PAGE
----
Guest blog by Coach GC Cava
I’m still learning that part of life is a never ending process. I’m still making mistakes and failing in some form or fashion everyday, but I’m choosing a positive perspective of being okay with those failures. Over the years I’ve seen almost every variation of how a tennis player can move and strike a tennis ball. I can often predict exactly the result of a stroke, a rally, a point, a game, a set, a match, and so on so forth because of my experience as a player but more so as a coach. I’ve been through so many instances of failure, you often learn immediately what’s wrong with a situation before you know how to find a solution.
I’ve come to this point of being able to predict the outcomes of most tennis situations precisely because of these moments of failure. I’ve been on the court with my students during their greatest achievements but mainly their monumental failures. I choose not to hide from these trials and tribulations but confront them with my students so that they gain perspective and learn from their mistakes and fears. If athletes aren’t performing to their standards it’s often because they haven’t accepted that mistakes and failure are part of the process of learning. When driven solely by results you forget to balance the risk versus reward issues. As one of my mentors said, “What’s the fun in the sport if you don’t miss?!?!?”
It’s similar in CrossFit as you’re all trying to find the balance of “going to failure” or just “practicing” at the gym. Is there potential to get better by going all out or is it detrimental to your progress? Did you take a step back to go forward or did you take two steps back and knock your confidence so far down that it’s hard to recover? Or is it just that your approach and perspective were misaligned? Through the past month and half I spent a majority of my day at UCLA Tennis Camp trying to coach kids of all ages about perspective. I went over which shot selections were correct even though they made mistakes and which decisions were not worth the risk. All the students were at different stages of learning, but most had no idea that missing and “losing” were part of the process of making them better. They didn’t understand how I was able to assess their strengths and weakness during drills within 5 minutes, and they didn’t understand where I was trying to lead them during “practice”. During point play when winning or losing were part of the equation, I started to call out play by play the outcome of each rally and point. They were taken aback by how accurate I was and initially perceived it as me being harsh, but it got their attention because what I was saying was going to directly affect the result of their desired outcome. During the skills/drills they paid no mind to the coaching, but during match play when something was on the line they hung onto every word and became more intrigued. My point was that they needed to pay attention during the drilling/practice portion of the day so that they could get over that fear of missing and learn how to develop their games so that they could have more consistent results when under match pressure.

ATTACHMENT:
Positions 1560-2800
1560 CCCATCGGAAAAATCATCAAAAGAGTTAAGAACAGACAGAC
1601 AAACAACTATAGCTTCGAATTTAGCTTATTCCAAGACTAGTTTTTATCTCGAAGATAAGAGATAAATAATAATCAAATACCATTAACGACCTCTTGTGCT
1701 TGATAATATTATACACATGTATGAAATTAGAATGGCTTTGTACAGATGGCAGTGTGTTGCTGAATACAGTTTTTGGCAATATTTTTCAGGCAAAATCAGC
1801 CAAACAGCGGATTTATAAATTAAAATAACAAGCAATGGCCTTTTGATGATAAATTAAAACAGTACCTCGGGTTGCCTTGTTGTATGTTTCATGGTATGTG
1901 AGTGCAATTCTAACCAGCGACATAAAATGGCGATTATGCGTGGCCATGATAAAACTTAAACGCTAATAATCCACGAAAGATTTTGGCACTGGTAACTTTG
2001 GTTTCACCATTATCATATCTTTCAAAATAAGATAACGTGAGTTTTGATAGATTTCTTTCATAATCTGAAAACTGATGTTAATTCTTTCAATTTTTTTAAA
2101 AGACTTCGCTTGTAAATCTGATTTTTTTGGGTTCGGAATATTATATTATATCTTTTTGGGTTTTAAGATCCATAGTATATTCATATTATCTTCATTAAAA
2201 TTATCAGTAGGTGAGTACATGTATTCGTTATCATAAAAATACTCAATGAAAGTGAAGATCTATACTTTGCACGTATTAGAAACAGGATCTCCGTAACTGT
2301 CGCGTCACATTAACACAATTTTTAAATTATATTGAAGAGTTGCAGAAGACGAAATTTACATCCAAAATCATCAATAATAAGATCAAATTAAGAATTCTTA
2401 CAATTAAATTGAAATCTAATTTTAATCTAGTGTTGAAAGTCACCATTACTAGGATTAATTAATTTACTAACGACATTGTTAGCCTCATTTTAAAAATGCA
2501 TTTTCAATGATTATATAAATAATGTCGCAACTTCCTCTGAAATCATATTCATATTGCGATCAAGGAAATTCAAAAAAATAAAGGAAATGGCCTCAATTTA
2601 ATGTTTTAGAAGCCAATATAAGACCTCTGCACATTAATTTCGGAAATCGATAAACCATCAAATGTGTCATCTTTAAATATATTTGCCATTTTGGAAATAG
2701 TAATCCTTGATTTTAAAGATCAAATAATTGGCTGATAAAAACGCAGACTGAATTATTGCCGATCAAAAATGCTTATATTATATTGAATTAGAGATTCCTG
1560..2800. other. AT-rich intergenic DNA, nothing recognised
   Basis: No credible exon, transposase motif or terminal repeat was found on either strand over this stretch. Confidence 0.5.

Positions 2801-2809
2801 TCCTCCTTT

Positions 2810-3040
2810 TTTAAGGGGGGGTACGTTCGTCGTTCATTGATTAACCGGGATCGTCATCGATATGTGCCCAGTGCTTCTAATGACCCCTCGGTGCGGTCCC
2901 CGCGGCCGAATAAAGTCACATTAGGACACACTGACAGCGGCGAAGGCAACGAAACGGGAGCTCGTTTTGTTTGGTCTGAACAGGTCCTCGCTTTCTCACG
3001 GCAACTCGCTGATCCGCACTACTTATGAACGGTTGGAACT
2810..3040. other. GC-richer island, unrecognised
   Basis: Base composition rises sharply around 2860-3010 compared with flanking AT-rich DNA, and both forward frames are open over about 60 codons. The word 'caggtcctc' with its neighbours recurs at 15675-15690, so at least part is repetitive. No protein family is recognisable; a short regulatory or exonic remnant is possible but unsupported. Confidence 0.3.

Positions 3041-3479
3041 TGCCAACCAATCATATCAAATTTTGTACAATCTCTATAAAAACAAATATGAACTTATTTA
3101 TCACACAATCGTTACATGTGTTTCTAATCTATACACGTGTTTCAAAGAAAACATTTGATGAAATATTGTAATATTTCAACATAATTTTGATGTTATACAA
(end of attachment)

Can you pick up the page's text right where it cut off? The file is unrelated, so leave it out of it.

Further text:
The perspective you gain from missing or failing on a daily basis is a positive, and it just takes the right approach to flip that switch from being “this is impossible” to “this is going to take time, but I can see it happening with more practice”. I’m always looking for coachable moments because I’ve seen failure, I’ve been through failure, but I’m going to be better by trying to find a solution. And when I do, I will most definitely share that information with you — though I can’t share anything with anybody if they’re not willing to accept failure. Once you’ve accepted that there is no easy way out, you’ve prepared yourself for change in a positive direction regardless of result. Michael Jordan said, “You miss a hundred percent of the shots you don’t take.” So why not call your own shots, take them, and just live with what happens next.
200m Farmer carry (55/40)
30 Alt DB Single-arm clusters
50 CTB pullups
The start of “Crush Cancer Saturdays!”
The Crush Cancer WOD
1 Min. Each Station – As Many Reps As Possible:
Power Clean 95/65
Kettlebell Swings 24/16/12
Shoulder to Overhead 95/65
Partner A: 2min row for calories
Partner B: Amrap 2min 6 oh plate lunges, 12 Russian twists(1 count) 45/25
Rest :30 then switch stations. Continue where partner left off.
Labor Day “Trevor Win’E” (no regular classes – come at 9am!)
Teams of 4 together perform the following, 2 people working at a time:
For Rx/Advanced Teams:
300 Pull Ups
400 Push Ups
500 Sit Ups
For Intermediate Teams:
225 Pull Ups
300 Push Ups
375 Sit Ups
For Beginning Teams:
150 Pull Ups
200 Push Ups
250 Sit Ups